The AfDB effectiveness review The IEG tracks its own includes a list of actions points recommendations and the The DEfR provides a list with to take by the Bank in the actions taken by The WB4R follow up on the findings and future. However, these actions Management. RAP reports specific recommendations recommendations of the do not constitute findings or on the share of adopted Recommendations of from the EIG. Particularly, it implementation working group, recommendations from the recommendations by the the Independent reports on the actions taken to which is accompanied with a Evaluation Group of the Bank, three World Bank Group Evaluation Unit. strength the results framework report of the priority actions to but the result of an internal institutions. It includes the for Economic and sector work be taken by the ADB in the consultation process with the specific recommendation that and Technical Assistance. following year.. stakeholder departments that each of the institutions have have participation in the followed over the past years Report. and the remaining challenges. Progress in specific indicators The DEfR reports on the of the strategic sectors and how The WB4R reports on the progress to achieve ADB well ADfB manages its progress of the WB following The structure of the RAP targets on outputs, financing for operations in five areas: the results of the Paris does not include the report on Progress on Results strategy 2020 priorities, quality portfolio performance, quality Declaration Surveys in progress of targets Framework targets. at entrance, portfolio at entry, Paris declaration different aspects such as Aid established by the World performance, finance transfer indicators of effective aid, Effectiveness, Procurement Bank institution in any and mobilization, and business knowledge management, Systems and Fiscal dimension. processes and practices. gender mainstreaming and Management Systems. climate change. *In contrast with the rest of Development Agencies, the Results and Performance Report of the World Bank is conducted by the Evaluation Group of the Institution. RAP includes a section with the Management comments.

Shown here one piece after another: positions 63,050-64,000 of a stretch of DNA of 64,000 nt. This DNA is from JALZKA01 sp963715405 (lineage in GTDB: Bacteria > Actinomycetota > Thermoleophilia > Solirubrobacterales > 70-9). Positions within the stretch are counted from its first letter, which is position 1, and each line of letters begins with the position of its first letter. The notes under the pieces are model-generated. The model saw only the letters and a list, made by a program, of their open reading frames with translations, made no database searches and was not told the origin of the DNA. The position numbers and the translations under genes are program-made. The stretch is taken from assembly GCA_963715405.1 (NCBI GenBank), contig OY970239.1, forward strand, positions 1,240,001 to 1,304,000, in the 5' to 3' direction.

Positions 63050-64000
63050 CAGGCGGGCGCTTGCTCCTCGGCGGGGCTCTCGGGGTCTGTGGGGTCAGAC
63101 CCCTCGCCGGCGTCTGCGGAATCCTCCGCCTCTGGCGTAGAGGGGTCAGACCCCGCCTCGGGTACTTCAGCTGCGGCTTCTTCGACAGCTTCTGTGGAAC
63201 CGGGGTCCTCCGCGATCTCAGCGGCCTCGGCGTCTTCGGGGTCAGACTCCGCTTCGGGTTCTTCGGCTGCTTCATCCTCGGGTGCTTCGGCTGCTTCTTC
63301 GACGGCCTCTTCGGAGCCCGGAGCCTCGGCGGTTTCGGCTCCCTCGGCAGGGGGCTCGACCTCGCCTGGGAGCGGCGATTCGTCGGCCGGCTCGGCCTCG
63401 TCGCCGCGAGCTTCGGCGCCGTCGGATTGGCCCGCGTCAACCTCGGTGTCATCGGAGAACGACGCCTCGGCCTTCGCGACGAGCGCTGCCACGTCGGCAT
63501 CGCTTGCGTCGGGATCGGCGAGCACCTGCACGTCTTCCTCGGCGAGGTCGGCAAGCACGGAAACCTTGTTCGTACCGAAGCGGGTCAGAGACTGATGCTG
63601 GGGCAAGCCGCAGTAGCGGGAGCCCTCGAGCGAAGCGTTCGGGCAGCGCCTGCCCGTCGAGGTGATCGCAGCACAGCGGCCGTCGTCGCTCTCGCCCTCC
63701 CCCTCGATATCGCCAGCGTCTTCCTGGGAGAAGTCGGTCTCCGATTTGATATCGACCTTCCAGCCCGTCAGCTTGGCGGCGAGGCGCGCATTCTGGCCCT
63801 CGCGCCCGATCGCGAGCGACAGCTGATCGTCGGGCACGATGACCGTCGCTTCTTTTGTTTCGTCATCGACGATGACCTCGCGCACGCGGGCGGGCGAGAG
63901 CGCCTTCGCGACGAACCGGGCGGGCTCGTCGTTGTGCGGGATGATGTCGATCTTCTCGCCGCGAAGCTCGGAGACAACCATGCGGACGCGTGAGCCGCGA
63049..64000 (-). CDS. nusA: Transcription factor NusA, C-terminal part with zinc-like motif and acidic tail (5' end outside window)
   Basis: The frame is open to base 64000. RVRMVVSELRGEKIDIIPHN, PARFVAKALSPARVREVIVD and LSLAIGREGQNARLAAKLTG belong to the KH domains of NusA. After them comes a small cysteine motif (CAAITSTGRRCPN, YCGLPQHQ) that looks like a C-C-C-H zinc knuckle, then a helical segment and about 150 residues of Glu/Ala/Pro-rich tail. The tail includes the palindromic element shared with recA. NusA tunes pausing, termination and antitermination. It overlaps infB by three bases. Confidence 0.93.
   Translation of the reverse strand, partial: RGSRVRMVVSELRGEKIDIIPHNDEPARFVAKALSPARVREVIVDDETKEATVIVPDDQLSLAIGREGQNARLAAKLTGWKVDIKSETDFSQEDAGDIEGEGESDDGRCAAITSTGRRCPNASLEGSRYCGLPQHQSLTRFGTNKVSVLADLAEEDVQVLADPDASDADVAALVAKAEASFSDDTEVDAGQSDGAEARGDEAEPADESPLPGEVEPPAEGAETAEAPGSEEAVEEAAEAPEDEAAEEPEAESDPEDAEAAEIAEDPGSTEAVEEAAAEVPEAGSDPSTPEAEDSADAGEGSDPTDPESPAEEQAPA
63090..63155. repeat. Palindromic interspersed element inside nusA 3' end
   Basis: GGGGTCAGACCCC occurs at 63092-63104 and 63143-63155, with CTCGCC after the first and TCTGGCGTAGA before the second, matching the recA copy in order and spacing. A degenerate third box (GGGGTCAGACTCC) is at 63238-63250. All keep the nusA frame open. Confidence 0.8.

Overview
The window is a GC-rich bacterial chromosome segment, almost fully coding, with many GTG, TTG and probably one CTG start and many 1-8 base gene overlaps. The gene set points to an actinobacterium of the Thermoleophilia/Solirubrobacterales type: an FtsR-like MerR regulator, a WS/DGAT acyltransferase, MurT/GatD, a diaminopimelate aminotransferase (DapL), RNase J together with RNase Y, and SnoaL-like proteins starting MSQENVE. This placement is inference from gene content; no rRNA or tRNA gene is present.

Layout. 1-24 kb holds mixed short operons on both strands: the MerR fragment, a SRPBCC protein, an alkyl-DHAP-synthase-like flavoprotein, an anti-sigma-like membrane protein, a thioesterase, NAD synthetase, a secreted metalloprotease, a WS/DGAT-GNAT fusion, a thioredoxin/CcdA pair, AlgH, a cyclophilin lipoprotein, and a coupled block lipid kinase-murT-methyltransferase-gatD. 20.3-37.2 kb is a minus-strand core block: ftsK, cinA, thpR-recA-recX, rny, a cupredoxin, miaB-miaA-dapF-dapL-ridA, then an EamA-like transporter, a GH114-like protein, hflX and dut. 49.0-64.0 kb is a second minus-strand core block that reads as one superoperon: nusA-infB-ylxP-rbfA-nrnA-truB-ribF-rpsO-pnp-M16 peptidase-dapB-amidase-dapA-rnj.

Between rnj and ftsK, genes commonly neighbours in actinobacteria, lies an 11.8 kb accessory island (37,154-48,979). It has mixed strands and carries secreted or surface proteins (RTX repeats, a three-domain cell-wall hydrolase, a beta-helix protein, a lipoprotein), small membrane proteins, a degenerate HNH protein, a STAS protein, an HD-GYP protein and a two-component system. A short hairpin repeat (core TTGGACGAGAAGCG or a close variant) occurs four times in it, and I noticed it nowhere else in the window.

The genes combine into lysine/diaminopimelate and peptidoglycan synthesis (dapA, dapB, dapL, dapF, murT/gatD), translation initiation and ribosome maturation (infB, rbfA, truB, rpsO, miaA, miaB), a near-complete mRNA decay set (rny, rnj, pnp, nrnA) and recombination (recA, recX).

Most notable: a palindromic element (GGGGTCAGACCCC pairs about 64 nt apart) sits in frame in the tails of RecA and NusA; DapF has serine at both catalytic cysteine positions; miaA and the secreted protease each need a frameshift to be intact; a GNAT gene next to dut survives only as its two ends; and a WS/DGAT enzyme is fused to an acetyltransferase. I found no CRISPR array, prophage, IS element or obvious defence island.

Mid-Term Evaluation of IDB-9 Commitments Background Paper: Development Effectiveness Framework and Development Effectiveness Overview Management Response I.